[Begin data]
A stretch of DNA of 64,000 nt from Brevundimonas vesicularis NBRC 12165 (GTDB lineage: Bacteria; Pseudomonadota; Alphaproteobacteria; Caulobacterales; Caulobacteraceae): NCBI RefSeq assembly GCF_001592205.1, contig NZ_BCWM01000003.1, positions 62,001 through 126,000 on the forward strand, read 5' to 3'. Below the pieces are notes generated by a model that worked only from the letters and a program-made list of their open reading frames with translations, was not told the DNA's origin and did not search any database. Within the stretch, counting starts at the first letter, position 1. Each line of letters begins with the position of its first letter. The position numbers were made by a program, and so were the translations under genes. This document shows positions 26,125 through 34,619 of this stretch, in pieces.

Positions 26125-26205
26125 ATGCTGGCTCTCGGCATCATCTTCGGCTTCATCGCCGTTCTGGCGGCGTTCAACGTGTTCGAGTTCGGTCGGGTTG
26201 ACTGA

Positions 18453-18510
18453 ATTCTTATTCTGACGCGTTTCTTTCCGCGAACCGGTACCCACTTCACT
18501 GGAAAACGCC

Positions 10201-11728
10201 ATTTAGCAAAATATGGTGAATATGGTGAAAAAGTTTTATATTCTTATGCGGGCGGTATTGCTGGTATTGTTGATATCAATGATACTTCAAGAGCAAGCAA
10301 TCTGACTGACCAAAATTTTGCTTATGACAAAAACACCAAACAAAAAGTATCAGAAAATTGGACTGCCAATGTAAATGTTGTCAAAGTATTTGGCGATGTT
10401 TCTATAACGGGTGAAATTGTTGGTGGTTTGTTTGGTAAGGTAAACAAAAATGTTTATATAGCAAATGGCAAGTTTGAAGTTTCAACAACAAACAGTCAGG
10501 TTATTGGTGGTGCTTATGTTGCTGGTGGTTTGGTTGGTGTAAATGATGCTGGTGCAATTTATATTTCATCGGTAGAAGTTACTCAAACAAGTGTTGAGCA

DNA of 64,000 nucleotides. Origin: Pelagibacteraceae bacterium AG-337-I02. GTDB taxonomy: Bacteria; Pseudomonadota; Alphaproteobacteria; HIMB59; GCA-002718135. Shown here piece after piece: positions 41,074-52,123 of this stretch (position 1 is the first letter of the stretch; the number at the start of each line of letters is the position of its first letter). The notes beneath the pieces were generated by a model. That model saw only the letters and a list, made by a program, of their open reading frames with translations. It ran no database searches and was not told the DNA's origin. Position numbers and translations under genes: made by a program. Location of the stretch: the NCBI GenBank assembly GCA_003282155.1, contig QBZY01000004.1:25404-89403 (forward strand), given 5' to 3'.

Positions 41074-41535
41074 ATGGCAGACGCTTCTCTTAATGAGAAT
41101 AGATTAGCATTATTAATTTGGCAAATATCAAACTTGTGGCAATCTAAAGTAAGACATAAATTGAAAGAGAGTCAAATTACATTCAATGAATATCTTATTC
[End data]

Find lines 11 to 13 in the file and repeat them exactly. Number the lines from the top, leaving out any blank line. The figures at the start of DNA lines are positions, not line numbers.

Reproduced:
10401 TCTATAACGGGTGAAATTGTTGGTGGTTTGTTTGGTAAGGTAAACAAAAATGTTTATATAGCAAATGGCAAGTTTGAAGTTTCAACAACAAACAGTCAGG
10501 TTATTGGTGGTGCTTATGTTGCTGGTGGTTTGGTTGGTGTAAATGATGCTGGTGCAATTTATATTTCATCGGTAGAAGTTACTCAAACAAGTGTTGAGCA

DNA of 64,000 nucleotides. Origin: Pelagibacteraceae bacterium AG-337-I02. GTDB taxonomy: Bacteria; Pseudomonadota; Alphaproteobacteria; HIMB59; GCA-002718135. Shown here piece after piece: positions 41,074-52,123 of this stretch (position 1 is the first letter of the stretch; the number at the start of each line of letters is the position of its first letter). The notes beneath the pieces were generated by a model. That model saw only the letters and a list, made by a program, of their open reading frames with translations. It ran no database searches and was not told the DNA's origin. Position numbers and translations under genes: made by a program. Location of the stretch: the NCBI GenBank assembly GCA_003282155.1, contig QBZY01000004.1:25404-89403 (forward strand), given 5' to 3'.